Friday, May 18, 2012
Stronger Laws Needed for Web Threats
This is undoubtedly one case where there ought to be a law. Society must catch up to the malevolence all too prevalent on the Internet. Some should be deemed criminal.
The case in point: Drew and Joyce Kesse have been living a parent’s worst nightmare for the past four years — the unsolved abduction of their 24-year-old daughter, Jennifer, in Orlando. The Bradenton couple’s efforts to secure information about their daughter’s disappearance includes an Internet site stocked with images, appearances on national television and other publicity.
Their determined and admirable efforts have generated a great deal of sympathy, encouragement and leads, especially in postings on the Web at www.jennifer kesse.com.
Compounding their anguish, though, are the miscreants and parasites who exhibit twisted behavior and threatening comments via the Internet — all beyond the pale. “Weird crap,” Drew Kesse told Herald reporter Beth Burger for an in-depth article Sunday on the fourth anniversary of Jennifer’s kidnapping.
One lowlife attempted to extort millions, maintaining he held her for ransom. Another even claimed to have killed her along with more than a dozen others in a YouTube video.
But the veiled threats from one person — posted across some 100 pages on the family’s Web site — are deeply disturbing.
Plus, someone left threatening phone messages, one stating: “You’re gonna pay.” With some detective work by a Webmaster and prosecutors, the Kesses discovered the source of the phone calls matched the residence of the threatening poster’s computer.
Unfortunately, the Kesses have discovered that as abhorrent as all this is, criminal it is not.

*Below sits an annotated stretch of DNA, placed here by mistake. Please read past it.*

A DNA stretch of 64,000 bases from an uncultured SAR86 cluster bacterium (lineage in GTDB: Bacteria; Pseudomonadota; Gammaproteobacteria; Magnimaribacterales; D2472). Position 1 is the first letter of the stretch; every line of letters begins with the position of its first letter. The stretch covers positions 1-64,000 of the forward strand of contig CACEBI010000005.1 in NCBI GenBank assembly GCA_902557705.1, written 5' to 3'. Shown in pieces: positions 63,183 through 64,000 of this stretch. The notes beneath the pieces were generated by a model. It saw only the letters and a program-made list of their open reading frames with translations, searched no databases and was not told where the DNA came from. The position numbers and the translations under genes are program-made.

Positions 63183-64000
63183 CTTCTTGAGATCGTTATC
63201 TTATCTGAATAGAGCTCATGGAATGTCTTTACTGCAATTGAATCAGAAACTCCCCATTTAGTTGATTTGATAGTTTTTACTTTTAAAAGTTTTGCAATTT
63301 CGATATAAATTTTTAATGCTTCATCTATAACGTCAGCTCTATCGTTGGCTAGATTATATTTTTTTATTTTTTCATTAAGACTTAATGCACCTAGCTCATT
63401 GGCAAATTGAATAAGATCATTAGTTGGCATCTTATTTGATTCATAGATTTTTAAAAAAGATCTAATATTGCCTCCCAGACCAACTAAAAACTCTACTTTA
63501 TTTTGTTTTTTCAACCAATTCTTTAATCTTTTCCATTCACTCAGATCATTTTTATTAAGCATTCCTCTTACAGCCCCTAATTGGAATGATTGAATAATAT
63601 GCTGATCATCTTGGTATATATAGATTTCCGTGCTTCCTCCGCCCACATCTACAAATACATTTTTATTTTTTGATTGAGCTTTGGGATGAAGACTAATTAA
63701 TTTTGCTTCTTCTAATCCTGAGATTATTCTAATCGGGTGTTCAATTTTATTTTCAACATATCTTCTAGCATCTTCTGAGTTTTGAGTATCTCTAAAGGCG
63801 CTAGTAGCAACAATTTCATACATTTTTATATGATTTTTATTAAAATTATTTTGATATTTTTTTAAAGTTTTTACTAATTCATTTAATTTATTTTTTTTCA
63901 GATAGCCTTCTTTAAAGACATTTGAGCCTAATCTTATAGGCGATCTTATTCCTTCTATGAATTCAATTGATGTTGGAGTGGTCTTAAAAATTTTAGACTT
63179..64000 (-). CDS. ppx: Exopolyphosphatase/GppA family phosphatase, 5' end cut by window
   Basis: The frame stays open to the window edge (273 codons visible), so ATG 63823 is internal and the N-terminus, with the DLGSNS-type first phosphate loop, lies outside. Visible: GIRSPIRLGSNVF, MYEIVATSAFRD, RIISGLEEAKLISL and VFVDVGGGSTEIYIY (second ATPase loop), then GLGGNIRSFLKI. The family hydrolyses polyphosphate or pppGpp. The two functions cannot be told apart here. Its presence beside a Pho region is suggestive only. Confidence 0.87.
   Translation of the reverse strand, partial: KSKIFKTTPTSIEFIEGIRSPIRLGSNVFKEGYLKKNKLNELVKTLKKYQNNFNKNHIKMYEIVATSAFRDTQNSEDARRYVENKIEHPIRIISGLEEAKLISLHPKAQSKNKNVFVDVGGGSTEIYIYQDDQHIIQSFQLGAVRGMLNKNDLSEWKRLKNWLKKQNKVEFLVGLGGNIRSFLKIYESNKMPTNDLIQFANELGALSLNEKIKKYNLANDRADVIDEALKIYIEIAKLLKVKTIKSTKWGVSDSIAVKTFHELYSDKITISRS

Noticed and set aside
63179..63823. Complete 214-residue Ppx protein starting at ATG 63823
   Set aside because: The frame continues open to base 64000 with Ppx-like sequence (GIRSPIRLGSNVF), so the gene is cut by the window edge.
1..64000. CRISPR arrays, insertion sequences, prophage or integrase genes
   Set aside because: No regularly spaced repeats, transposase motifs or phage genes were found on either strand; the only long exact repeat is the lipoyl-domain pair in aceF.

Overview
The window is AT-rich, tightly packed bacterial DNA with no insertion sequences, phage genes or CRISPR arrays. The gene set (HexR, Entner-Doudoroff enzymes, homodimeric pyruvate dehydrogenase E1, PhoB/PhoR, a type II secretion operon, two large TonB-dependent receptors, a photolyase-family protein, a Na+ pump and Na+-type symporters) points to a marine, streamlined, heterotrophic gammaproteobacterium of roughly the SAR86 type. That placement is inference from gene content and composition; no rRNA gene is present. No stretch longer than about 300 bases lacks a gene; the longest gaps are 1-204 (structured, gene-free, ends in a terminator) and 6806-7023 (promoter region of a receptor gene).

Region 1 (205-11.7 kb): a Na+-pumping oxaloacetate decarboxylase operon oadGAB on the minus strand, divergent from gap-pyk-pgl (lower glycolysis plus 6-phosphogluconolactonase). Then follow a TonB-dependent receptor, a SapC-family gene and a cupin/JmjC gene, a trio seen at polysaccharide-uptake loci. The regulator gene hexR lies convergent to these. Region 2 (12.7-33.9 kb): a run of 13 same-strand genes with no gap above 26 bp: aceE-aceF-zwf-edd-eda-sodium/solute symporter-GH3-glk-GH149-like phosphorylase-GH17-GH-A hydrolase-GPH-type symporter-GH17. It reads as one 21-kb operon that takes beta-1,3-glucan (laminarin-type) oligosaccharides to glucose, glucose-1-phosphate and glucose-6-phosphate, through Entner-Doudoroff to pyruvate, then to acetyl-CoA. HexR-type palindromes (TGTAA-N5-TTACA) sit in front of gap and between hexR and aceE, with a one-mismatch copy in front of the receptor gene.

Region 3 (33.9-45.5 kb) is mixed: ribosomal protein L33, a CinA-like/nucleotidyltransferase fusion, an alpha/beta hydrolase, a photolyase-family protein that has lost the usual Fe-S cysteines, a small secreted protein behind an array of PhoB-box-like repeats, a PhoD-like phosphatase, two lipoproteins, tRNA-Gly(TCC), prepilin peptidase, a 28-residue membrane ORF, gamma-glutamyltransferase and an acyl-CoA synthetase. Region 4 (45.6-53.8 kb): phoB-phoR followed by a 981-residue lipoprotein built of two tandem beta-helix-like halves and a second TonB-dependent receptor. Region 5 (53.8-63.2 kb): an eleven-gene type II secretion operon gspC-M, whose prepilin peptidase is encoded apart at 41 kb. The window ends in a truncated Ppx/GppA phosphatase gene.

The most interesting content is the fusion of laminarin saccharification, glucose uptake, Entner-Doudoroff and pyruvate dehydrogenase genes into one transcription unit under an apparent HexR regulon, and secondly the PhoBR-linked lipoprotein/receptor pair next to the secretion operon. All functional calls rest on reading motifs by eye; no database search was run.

The Manatee County Circuit Court declined to grant the family an injunction in the case, ruling the perpetrator’s identity had not been proven and the threat was not credible enough by legal standards.
Florida lacks a law against menacing threats delivered via electronic media. The state’s cyber stalking law requires threats be credible, which means the comments must be explicit about personal harm or death and the perpetrator must have the means to execute the threat.
Apparently, the Kesses’ tormentor has not quite crossed that line. In addition, proving who’s working the keyboard beyond a reasonable doubt is difficult without witness cooperation or a confession.
Come March when the regular session of the state Legislature convenes, lawmakers will be met by a bill that makes online written communication with threats of bodily harm or death a second-degree felony. That would cover e-mail, social networking sites like Facebook and postings on sites such as www.jenniferkesse.com.
In Burger’s report, Bradenton criminal defense attorney Mark Lipinski advocated the legislation include menacing communication as well — which would then cover the Kesses’ case.
Nobody should have to endure that kind of endless and senseless harassment. Florida law needs to catch up to technology and provide protections from these kinds of online threats, which should be considered terrorism of a sort.